HOW TO GROW AND SAVE THE SEEDS OF PETUNIA
Latin name Petunia x hybrida is a cold-sensitive tender perennial (hardy in zones 9-11) that is grown as an annual. An excellent container or bedding flower.
Petunias, as we know them today, are descended from two different varieties native to South America. These small-flowered varieties were brought to Europe in the 1800s, where cross-breeding and experimenting began. The two were crossed in a natural manner and have been stabilized, making these antique garden petunias a true heirloom, despite the 'x hybrida' in the Latin name.
- Beds, borders, butterfly garden, containers, cottage garden, hanging baskets, window boxes
- Visited by butterflies, hawkmoths, and hummingbirds
- Seeds germinate in 7-14 days.
- Start seeds 10-12 weeks before last frost and transplant out after frost.
- Surface sow seeds, as light aids germination.
- germination temperature is 70-85 F.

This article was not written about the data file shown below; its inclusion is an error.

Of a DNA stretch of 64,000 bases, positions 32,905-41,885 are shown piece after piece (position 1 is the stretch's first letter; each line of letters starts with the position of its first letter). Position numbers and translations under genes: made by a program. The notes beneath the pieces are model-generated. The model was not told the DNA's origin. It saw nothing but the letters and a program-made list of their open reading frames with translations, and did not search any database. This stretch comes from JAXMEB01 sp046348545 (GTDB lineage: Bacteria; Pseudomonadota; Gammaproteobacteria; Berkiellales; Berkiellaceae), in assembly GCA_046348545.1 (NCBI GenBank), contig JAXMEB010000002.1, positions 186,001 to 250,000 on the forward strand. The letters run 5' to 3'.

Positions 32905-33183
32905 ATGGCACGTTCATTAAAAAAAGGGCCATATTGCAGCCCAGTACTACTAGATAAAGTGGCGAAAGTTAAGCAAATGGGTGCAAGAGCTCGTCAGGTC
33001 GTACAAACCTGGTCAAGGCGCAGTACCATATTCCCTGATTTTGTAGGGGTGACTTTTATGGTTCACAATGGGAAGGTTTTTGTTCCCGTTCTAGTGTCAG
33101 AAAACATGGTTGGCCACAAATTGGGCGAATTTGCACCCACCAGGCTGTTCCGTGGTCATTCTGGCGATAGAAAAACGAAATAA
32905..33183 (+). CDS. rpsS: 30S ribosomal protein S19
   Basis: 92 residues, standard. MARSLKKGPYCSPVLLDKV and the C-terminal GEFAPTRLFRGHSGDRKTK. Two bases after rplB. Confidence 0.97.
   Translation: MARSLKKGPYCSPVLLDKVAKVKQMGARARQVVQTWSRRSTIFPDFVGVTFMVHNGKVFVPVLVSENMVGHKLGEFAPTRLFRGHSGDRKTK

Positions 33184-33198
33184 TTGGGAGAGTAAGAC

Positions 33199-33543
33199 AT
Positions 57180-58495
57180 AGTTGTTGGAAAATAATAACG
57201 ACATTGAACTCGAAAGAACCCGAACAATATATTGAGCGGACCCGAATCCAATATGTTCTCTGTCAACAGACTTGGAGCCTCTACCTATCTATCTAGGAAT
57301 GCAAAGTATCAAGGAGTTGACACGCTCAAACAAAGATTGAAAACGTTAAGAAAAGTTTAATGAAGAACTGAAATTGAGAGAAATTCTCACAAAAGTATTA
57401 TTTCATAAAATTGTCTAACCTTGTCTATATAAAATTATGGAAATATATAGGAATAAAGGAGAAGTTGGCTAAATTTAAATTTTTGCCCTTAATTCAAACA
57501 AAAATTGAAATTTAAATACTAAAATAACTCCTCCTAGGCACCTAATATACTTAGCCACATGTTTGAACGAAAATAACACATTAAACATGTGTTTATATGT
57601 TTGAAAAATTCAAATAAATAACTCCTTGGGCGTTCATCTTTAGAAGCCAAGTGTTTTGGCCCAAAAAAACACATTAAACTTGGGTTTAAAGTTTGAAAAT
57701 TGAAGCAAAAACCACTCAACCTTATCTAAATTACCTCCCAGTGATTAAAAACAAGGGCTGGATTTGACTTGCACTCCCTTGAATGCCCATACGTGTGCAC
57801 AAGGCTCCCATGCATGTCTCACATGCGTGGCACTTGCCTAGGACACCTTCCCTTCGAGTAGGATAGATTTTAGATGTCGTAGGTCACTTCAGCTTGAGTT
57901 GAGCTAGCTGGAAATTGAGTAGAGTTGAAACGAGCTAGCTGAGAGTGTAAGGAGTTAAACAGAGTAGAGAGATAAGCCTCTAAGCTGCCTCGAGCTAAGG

- Requires full sun and rich, well-drained soil.
- Plants are very heat loving and quite drought tolerant, although consistent moisture (water once a week) is preferable.
- Space plants 12 inches apart.
- Deadhead spent flowers to encourage continued blooming.
- Aphids can be a problem; keep this pest at bay with organic insecticidal soap.
- Mites can also be kept under control with neem oil.
- Overwatering or poorly drained soil can cause rot.
- Petunias will readily self seed in mild winter climates.
- To save seed, hand pick the brown seed pods.
- Take care to collect the seed pods before they burst and spread seed across the garden.
- Save seed over winter in a cool, dark, dry place.